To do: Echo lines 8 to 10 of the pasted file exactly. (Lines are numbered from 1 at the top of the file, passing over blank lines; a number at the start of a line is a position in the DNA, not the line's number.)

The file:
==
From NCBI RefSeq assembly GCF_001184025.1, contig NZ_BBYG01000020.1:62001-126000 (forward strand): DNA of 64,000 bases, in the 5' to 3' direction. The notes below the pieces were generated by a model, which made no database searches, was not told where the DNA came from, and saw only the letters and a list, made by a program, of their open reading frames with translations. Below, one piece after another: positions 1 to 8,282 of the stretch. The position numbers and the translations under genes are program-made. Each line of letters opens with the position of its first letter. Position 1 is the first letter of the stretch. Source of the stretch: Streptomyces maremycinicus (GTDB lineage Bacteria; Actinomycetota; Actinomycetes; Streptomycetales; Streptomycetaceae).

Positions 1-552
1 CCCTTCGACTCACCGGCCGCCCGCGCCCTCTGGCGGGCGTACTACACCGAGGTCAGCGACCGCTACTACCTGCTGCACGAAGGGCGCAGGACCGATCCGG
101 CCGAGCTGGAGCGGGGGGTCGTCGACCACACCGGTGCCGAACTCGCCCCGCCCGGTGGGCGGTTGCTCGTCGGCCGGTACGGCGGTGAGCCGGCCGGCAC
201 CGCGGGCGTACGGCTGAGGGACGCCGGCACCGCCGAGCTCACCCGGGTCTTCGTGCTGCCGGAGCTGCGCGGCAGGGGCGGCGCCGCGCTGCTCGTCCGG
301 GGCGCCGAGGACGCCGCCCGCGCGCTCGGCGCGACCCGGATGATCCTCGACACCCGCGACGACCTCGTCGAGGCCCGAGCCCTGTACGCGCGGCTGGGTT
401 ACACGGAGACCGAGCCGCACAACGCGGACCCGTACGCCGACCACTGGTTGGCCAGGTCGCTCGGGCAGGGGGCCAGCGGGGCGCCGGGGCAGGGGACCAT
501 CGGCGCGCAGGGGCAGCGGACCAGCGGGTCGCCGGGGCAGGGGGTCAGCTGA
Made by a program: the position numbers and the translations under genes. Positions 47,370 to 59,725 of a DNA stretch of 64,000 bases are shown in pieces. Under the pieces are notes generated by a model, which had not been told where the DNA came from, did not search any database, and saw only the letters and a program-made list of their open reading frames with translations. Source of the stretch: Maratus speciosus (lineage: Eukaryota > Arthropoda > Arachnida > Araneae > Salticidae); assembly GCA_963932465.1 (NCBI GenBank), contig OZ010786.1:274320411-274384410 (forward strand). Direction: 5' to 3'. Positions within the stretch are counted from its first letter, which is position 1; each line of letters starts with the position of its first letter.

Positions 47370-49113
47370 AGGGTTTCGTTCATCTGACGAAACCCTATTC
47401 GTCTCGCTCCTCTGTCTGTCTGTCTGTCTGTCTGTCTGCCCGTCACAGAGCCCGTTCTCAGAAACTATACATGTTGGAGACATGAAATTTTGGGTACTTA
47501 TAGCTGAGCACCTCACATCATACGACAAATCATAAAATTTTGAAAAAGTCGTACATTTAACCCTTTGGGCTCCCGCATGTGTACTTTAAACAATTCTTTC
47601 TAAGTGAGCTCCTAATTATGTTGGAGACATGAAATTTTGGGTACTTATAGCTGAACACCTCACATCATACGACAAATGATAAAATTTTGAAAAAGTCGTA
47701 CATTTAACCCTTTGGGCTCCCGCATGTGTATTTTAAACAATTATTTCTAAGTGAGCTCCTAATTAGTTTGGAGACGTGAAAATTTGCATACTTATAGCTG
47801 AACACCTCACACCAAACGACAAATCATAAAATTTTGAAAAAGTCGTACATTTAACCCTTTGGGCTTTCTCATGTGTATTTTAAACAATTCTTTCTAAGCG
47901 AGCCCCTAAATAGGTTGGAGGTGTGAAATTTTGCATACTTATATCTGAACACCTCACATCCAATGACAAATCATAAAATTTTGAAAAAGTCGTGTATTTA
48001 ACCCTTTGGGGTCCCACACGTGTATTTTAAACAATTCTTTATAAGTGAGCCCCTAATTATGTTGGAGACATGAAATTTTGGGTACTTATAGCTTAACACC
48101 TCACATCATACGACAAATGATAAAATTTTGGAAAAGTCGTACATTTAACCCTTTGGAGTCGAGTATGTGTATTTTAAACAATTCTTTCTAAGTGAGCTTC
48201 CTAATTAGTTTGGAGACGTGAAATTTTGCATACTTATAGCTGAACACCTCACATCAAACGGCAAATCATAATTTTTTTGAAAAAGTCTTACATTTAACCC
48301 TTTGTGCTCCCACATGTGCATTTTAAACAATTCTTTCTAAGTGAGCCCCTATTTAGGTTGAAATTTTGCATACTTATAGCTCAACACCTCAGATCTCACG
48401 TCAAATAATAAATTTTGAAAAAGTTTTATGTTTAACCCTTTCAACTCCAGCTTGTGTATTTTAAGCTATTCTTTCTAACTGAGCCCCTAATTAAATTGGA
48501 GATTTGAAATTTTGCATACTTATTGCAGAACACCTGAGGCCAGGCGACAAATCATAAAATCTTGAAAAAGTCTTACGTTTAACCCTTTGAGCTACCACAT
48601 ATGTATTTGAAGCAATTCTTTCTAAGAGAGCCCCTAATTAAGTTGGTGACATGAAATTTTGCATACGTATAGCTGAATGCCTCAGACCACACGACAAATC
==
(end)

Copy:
501 CGGCGCGCAGGGGCAGCGGACCAGCGGGTCGCCGGGGCAGGGGGTCAGCTGA
Made by a program: the position numbers and the translations under genes. Positions 47,370 to 59,725 of a DNA stretch of 64,000 bases are shown in pieces. Under the pieces are notes generated by a model, which had not been told where the DNA came from, did not search any database, and saw only the letters and a program-made list of their open reading frames with translations. Source of the stretch: Maratus speciosus (lineage: Eukaryota > Arthropoda > Arachnida > Araneae > Salticidae); assembly GCA_963932465.1 (NCBI GenBank), contig OZ010786.1:274320411-274384410 (forward strand). Direction: 5' to 3'. Positions within the stretch are counted from its first letter, which is position 1; each line of letters starts with the position of its first letter.

Positions 47370-49113